RICHARD STRAUSS: Ein Heldenleben; Le Bourgeois Gentilhomme (Suite for orchestra, Op. 60) – Berlin Philharmonic conducted by Simon Rattle – EMI Classics

by | Dec 28, 2005 | Classical CD Reviews | 0 comments

RICHARD STRAUSS: Ein Heldenleben; Le Bourgeois Gentilhomme (Suite for orchestra, Op. 60) – Berlin Philharmonic conducted by Simon Rattle – EMI Classics 3 39339 2, 82 mins. ****:

What d’ya know. Put Sir Simon Rattle, the Berlin Philharmonic and Richard Strauss’s gargantuan tone poem, Ein Heldenleben (A Hero’s Life), together and at times it sounds like Elgar! Not a bad thing nor surprising since Elgar commanded a similar sense of structural control and orchestral color that you can hear in his Enigma Variations (whose 1899 premiere, in London, was conducted by Hans Richter, a great admirer of Elgar), not to mention the riotous energy and sweeping romantic vision of his fabulous Overture In the South—a brilliant English take on the Straussian ethos.

With his orchestra’s sumptuous sound and playing (recorded in the Philharmonie Hall in Berlin), Rattle takes a rich but restrained view of the proceedings, letting the supreme young instrumentalists of the Berlin Philharmonic speak for themselves. The result is less bombastic than usual, even idiosyncratically English pastoral at times, although the battle sequence is hair-raising in its studied intensity, the soundstage is huge and the dynamic range awesome. Musically, depending on your view of Heldenleben, this will either be a deeply satisfying alternative view or a serious miscalculation.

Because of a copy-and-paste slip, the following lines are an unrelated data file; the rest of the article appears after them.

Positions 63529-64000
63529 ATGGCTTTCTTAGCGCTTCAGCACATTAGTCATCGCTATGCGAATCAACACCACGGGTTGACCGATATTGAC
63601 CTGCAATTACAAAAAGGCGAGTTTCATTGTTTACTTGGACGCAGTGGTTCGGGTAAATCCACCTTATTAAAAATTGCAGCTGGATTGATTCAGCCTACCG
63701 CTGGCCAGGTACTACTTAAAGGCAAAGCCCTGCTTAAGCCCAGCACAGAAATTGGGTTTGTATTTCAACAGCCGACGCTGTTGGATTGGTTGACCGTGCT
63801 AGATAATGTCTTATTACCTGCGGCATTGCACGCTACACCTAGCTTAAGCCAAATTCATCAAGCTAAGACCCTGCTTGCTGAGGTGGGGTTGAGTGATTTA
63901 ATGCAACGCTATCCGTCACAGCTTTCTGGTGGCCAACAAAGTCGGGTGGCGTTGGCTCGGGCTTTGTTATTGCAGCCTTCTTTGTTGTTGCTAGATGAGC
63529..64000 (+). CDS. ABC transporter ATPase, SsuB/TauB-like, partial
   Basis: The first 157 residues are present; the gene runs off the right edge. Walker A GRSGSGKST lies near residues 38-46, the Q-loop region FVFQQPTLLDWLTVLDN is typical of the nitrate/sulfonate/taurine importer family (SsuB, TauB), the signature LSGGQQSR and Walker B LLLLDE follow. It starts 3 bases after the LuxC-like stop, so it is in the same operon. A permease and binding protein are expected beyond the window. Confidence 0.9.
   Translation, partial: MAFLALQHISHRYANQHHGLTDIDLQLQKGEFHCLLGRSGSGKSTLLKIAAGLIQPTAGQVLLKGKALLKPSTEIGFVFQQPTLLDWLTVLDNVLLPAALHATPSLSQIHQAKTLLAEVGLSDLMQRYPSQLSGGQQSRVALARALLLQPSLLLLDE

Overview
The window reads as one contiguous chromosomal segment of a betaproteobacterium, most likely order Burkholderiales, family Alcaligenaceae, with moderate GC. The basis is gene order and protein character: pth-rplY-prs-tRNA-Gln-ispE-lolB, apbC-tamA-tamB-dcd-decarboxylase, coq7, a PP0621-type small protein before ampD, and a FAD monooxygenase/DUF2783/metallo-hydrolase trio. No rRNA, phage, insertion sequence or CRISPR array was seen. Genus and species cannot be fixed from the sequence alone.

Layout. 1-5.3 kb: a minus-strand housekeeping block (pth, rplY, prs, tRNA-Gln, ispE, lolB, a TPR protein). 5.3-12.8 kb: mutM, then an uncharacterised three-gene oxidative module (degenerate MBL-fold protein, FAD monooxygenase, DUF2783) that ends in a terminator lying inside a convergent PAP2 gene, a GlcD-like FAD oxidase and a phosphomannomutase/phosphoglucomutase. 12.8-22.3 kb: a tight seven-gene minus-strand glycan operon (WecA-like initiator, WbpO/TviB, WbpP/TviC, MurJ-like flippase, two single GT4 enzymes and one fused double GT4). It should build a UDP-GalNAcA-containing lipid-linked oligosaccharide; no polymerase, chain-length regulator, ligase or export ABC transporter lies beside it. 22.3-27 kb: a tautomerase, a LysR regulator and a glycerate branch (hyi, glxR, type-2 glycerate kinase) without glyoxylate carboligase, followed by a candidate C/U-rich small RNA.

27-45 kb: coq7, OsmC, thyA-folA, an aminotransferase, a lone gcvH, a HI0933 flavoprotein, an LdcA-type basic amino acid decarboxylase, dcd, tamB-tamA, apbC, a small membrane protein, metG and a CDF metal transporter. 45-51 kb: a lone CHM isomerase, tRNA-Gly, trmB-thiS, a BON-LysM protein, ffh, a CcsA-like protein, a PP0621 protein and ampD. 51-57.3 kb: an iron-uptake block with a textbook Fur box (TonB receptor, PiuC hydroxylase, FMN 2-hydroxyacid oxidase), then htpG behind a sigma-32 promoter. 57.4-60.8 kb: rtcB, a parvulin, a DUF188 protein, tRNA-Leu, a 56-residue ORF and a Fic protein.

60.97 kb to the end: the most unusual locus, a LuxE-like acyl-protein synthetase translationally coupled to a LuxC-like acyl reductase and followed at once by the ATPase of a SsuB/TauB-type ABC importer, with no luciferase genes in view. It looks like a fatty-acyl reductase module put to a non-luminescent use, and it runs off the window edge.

The Bourgeois Gentilhomme, one of the composer’s happiest pastiches, is a fabulous testing ground for both musical and technical achievement. The nine movements, lasting about 35 minutes, run the gamut from simulated Couperin and Lully to Strauss miniatures; there is a death-defying solo for the violin that recalls Zarathustra and a sublime cello solo that recalls Don Quixote. Again, the playing is oddly laid-back at times, but the instrumental detail is fabulous with only a hint of inappropriate spotlighting, the timbres are captured with exquisite beauty, and the sonic lower depths, whether it be double basses or bassoons, are entirely natural. If you can find Sir Neville Marriner’s deleted Philips recording with his Academy of St. Martin-in-the-Fields, you will find a more characterful, more sonically aggressive and self-consciously audiophile performance, but there has never been a recording of Bourgeois as purely beautiful as this new one. 

– Laurence Vittes

 

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